One caveat, is that theyre pretty much almost bare... hardly a lightbulb, so you will be expected to provide everything... Kitchens are normally fully equipped, BUT depending on the agency and land lord, can come without a oven or fridge (and if there is a fridge its most likely to be a small one). Just check each listing as to what the kitchen has... most are modern and updated thankfully (small fridges aside).


Houses tend to be a little more "dated" in terms of kitchen equipment and tiing etc.


Depending on where you live, some apartment blocks would ask you not to shower or flush your toilet after 10pm, and you generally shouldnt wear heeled shoes in the apartment, as steps carries through the wooden floors. In high end apartments blocks there will be rules about keeping your area outside tidy... no leaving of prams or pushchairs or bikes in the hallways for example. There are lots of rules here, and theyre enforced.... so loud parties till 5 am by your upstairs neighbour (as i experienced in london several times during covid lockdown) wont happen here... the police will shut you down (at 11.01pm) and fine you alot...


I moved to London in 2018... and left in 2021.... after 18yrs in Switzerland I couldnt handle London any more.


Summers are hot, often in the mid to high 30's (when the UK is complaining about mid 20's) and winter is cold with snow in the city sometimes. Strangely enough though, everything seems to work, even when it snows.... Just look on your phones weather app for a historical average weather comparison. 

The text you are quoting:

Yes our buildings are insulated and heated. Yes there is double glazing, and No, its unlikely you will find mould. Apartments and houses are handed to you in pristine condition, and you will be required to return it as such at the end of tenancy. 


One caveat, is that theyre pretty much almost bare... hardly a lightbulb, so you will be expected to provide everything... Kitchens are normally fully equipped, BUT depending on the agency and land lord, can come without a oven or fridge (and if there is a fridge its most likely to be a small one). Just check each listing as to what the kitchen has... most are modern and updated thankfully (small fridges aside).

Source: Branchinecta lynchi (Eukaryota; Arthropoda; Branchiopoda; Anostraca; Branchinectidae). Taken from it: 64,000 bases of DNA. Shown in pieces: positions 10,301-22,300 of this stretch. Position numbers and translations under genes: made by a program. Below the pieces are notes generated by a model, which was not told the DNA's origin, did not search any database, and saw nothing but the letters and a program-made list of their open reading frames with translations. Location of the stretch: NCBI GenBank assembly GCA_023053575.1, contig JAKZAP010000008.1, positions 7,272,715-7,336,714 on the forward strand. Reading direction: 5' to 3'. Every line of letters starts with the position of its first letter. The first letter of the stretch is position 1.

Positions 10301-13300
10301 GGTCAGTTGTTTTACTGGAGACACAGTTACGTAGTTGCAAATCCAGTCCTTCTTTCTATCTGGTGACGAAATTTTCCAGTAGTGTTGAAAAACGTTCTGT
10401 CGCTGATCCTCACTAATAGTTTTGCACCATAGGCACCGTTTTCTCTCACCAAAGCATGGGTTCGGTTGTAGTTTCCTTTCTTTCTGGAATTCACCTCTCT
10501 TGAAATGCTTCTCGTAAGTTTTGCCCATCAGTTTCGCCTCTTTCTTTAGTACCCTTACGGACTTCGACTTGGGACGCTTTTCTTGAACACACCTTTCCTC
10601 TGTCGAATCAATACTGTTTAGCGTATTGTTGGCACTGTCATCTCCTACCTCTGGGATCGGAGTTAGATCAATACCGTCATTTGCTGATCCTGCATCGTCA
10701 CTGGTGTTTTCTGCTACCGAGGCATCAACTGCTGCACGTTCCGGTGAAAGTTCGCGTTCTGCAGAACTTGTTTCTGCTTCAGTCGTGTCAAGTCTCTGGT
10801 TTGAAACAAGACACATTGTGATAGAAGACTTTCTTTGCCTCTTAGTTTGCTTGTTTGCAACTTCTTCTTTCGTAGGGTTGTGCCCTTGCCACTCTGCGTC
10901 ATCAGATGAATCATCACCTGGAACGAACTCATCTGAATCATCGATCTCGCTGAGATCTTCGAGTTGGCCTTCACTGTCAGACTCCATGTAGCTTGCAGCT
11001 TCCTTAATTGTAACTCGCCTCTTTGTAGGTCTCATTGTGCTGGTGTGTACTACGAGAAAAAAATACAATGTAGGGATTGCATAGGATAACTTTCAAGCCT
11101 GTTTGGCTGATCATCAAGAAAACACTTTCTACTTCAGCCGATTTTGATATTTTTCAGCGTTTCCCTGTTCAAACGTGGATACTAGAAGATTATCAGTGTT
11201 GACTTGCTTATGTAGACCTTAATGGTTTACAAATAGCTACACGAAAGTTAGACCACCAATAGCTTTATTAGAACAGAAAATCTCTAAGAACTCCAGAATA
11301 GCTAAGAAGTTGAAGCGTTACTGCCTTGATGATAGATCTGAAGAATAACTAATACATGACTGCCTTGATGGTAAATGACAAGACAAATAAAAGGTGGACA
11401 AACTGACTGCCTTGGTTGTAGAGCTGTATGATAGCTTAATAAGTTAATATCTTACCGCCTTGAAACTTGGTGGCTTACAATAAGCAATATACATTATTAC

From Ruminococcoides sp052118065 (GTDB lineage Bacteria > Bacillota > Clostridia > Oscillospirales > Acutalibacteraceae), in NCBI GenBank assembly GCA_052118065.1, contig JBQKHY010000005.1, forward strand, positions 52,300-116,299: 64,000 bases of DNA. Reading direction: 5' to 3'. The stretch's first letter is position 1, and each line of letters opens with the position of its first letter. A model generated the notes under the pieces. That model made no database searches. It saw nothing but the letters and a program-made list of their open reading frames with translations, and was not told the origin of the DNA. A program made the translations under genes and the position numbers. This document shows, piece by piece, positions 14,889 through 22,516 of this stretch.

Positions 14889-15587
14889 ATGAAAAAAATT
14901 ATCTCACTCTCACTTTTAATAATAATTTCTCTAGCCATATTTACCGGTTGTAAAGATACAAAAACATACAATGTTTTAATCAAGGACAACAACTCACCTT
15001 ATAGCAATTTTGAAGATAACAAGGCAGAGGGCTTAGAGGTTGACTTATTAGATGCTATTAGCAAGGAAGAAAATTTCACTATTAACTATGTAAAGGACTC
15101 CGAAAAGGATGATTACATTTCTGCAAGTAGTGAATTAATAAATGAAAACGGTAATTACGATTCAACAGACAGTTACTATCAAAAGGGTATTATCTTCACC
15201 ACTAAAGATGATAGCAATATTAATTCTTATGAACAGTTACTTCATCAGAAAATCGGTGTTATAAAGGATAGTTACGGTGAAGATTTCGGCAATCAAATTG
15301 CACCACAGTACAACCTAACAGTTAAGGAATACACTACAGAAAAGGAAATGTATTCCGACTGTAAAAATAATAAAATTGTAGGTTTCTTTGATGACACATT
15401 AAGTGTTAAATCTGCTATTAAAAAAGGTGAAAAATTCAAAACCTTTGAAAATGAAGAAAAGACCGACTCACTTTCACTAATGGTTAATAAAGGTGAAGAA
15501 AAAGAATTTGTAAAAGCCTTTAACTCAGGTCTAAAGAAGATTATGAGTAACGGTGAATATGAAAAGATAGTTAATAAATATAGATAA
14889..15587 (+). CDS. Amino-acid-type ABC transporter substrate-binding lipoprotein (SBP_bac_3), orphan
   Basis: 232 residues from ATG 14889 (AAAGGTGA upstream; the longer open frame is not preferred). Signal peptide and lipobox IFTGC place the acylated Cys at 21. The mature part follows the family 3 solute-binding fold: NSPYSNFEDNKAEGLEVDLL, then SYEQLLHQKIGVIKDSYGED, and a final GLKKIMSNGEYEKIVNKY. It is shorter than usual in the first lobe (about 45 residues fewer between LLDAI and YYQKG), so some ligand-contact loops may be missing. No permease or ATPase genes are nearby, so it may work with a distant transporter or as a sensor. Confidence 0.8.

Houses tend to be a little more "dated" in terms of kitchen equipment and tiing etc.


Depending on where you live, some apartment blocks would ask you not to shower or flush your toilet after 10pm, and you generally shouldnt wear heeled shoes in the apartment, as steps carries through the wooden floors. In high end apartments blocks there will be rules about keeping your area outside tidy... no leaving of prams or pushchairs or bikes in the hallways for example. There are lots of rules here, and theyre enforced.... so loud parties till 5 am by your upstairs neighbour (as i experienced in london several times during covid lockdown) wont happen here... the police will shut you down (at 11.01pm) and fine you alot...


I moved to London in 2018... and left in 2021.... after 18yrs in Switzerland I couldnt handle London any more.


Summers are hot, often in the mid to high 30's (when the UK is complaining about mid 20's) and winter is cold with snow in the city sometimes. Strangely enough though, everything seems to work, even when it snows.... Just look on your phones weather app for a historical average weather comparison. 


Charlie, Sep 17, 2022 @ 08:48
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Re: London vs Geneva
Post 6

"There are supermarkets here that make Waitrose look like cheap discount stores"


I am just curious Charlie, which supermarkets are these you mention? Coop, Migros, Manor are all devoid of inspiration and imagination unless it's cheese or pizza!

The text you are quoting:

"There are supermarkets here that make Waitrose look like cheap discount stores"


I am just curious Charlie, which supermarkets are these you mention? Coop, Migros, Manor are all devoid of inspiration and imagination unless it's cheese or pizza!


itisrich, Sep 20, 2022 @ 10:44
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Post 7

Hi Rich(?)! Any personal reflections on living in Geneva or living in Geneva vs living in London, if you have experience of living in both cities? Many thanks! 

The text you are quoting: